Rep. Robert Johnson

The Mississippi Legislative Democratic Caucus Leader Rep. Robert Johnson released a response to Governor Tate Reeves’ State of the State address.

You can watch Johnson’s response below beginning at the 40:00 minute mark: 

You can read the full letter below: 

Good Evening, I’m Representative Robert Johnson, Democratic Leader in the Mississippi House of Representatives.

I would first like to offer my sincere prayers and condolences to the families who have lost loved ones to the violence and brutal conditions in our Mississippi Prisons. While we understand that people who commit crimes are subject to punishment, the State has a responsibility to maintain requisite levels of safety and humane conditions for the people incarcerated in Mississippi prisons, and we have not done that, and we must do a better job. The Governor has taken the time to survey the conditions at Parchman and says that he is committed to improving the conditions at Parchman and throughout MDOC, and we are ready to work with him.

The Governor stated that his will be an administration for “ALL MISSISSIPPI.” Governor Reeves goes on to say that his two priorities will be “defending the loving culture that underpins our quality of life and growing the economy that lifts all of our families.”

We agree that his administration should be for all of Mississippi. All of Mississippi should not just mean Madison, Rankin, and DeSoto Counties. All of Mississippi should not just mean people of one race, one faith, one gender, one sexual orientation, or one political party. One Mississippi should truly mean all of Mississippi. And, when we talk about the loving culture that underpins our quality of life, let’s not forget that this loving culture has to be one of inclusion, progress, and change.

The culture that has made Mississippi great has been rooted in the sacrifice and leadership of people like Medgar Evers and Fannie Lou Hamer and political leaders like William Winter and Robert Clark, to name a few. These leaders brought people together, fought for the underserved, and encouraged progressive thinking that led to positive change in our great state — change that brought improvements in human relationships, healthcare, public education, infrastructure, and our overall quality of life. However, we have fallen behind again in our human relationships, healthcare, public education, infrastructure, and our overall quality of life. We believe it is time for us to embrace that culture of courage, selflessness, and progressive thinking that brought about transcendent change 50 years ago.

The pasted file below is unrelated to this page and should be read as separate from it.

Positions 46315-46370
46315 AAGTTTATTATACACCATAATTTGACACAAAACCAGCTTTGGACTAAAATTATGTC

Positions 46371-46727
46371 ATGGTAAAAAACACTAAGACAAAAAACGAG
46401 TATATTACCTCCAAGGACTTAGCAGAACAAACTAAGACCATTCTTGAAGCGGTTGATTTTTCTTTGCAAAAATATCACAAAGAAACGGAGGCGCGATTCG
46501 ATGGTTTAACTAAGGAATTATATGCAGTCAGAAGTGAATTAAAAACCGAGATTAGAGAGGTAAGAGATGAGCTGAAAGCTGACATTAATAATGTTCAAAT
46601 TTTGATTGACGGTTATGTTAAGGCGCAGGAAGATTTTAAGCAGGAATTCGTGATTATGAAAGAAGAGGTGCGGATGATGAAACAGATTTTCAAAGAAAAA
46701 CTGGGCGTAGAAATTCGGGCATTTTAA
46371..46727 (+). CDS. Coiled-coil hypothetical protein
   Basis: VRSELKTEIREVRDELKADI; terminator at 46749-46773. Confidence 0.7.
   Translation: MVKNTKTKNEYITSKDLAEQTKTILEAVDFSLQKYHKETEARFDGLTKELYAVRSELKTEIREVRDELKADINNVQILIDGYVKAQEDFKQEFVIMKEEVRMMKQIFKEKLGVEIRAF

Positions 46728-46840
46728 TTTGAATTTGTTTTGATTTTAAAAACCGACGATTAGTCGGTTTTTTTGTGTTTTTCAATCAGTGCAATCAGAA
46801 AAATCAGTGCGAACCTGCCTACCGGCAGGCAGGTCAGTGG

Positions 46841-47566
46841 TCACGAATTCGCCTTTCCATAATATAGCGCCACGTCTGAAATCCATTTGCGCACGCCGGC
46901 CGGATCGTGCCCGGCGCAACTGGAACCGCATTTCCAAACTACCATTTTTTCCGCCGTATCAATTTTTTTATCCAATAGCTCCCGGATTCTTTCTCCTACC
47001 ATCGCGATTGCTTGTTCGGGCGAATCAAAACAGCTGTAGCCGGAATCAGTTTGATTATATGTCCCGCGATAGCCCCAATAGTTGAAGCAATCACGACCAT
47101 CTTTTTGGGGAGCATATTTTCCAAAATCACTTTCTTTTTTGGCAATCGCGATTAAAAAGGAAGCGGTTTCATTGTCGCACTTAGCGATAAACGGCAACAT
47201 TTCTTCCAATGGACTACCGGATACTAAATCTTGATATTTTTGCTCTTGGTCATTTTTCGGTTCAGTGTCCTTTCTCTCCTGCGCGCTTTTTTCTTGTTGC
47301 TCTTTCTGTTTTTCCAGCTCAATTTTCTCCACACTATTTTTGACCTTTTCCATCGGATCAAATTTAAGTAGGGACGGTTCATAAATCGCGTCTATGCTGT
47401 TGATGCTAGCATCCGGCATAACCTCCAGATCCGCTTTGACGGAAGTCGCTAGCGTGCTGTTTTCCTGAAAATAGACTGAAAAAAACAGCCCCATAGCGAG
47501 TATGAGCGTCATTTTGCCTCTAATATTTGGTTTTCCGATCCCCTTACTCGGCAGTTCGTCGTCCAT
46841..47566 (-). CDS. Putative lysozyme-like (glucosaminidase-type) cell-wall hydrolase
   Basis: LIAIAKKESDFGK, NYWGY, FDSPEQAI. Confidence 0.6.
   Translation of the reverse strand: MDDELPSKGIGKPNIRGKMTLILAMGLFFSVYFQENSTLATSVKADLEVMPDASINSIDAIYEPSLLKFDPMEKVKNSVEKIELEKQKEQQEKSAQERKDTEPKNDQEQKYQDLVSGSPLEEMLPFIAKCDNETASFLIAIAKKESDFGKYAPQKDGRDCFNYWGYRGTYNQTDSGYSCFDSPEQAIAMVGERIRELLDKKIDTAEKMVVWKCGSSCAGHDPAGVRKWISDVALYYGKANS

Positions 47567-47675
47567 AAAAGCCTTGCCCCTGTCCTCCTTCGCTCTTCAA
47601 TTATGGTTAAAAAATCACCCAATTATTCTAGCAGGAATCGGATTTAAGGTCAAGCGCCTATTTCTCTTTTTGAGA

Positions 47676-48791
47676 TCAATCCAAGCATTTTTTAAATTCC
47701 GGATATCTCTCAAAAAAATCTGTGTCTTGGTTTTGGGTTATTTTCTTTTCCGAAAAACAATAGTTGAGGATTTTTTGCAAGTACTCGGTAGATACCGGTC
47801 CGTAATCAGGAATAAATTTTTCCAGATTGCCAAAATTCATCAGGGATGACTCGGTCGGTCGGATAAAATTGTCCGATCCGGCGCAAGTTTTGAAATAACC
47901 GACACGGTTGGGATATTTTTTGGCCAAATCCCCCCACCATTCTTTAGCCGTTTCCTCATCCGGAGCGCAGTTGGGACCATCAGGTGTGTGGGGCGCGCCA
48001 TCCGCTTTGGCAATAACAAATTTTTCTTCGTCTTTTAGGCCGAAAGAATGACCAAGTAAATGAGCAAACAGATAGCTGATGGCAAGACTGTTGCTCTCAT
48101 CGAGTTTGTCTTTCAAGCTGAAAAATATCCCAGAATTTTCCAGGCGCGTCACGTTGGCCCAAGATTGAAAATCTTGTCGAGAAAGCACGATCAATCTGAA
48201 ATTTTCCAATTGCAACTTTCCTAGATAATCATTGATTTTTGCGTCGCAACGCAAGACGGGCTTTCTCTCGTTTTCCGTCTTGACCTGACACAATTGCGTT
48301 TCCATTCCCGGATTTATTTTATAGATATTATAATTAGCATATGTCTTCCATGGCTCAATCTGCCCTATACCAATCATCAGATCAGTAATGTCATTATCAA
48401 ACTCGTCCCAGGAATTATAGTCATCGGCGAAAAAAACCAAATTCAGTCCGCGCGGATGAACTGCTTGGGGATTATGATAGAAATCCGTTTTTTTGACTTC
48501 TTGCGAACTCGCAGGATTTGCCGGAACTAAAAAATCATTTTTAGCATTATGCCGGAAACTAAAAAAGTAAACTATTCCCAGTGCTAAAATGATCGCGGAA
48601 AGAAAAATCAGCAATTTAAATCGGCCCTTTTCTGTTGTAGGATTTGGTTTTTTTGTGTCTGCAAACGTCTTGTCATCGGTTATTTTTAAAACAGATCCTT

The time for us to act is urgent; we are losing our future. Data from the U.S. Census Bureau shows that Mississippi’s millennial population dropped by 35,013 people from 2010-2016.  Mississippi is the only state in the nation losing millennials this quickly. The reason why is clear — we are not creating opportunities for young professionals, college graduates, or our well-trained skilled workers. In 2019 Mississippi had the next-to-the-highest unemployment rate in the country. We have one of the lowest per capita incomes in the country and the highest rate of poverty. Both of these numbers are doubled or disproportionately worse in the Mississippi Delta and Southwest Mississippi. It’s time for progressive and innovative thinking and planning, and it will take a team effort.

Public education is a good place to start. We should be committed to increasing teacher salaries much more than the small pay raise we just gave. Let’s commit to getting them that $4,000 a year increase so that we keep the best teachers — let alone attract the best. We must stop bragging on how much money we have in our rainy-day fund when there are public school buildings falling apart. We should be committed to improving the infrastructure of our schools. All of our schools should be adequately heated and cooled, and there should be a computer on every desk. Instead of bragging on the tax breaks that we have given to large out-of-state corporation at a cost of over $500 million dollars, let’s start investing in Mississippi businesses, small and large. Businesses that have been right here in Mississippi for three and four generations. Businesses that will continue to invest and build in their cities and counties and not take that investment out of state. Clearly what we have been doing has not been working. Our economic growth is one of the lowest in the country.  According to the U. S. Bureau of Economic Analysis, Mississippi was next-to-last in our region and 42nd in the country. Our GDP percentage growth was only 1.0 percent while Alabama was twice ours at 2.0 %, and Tennessee was three times higher at 3.0 %. We have to do better, and we can.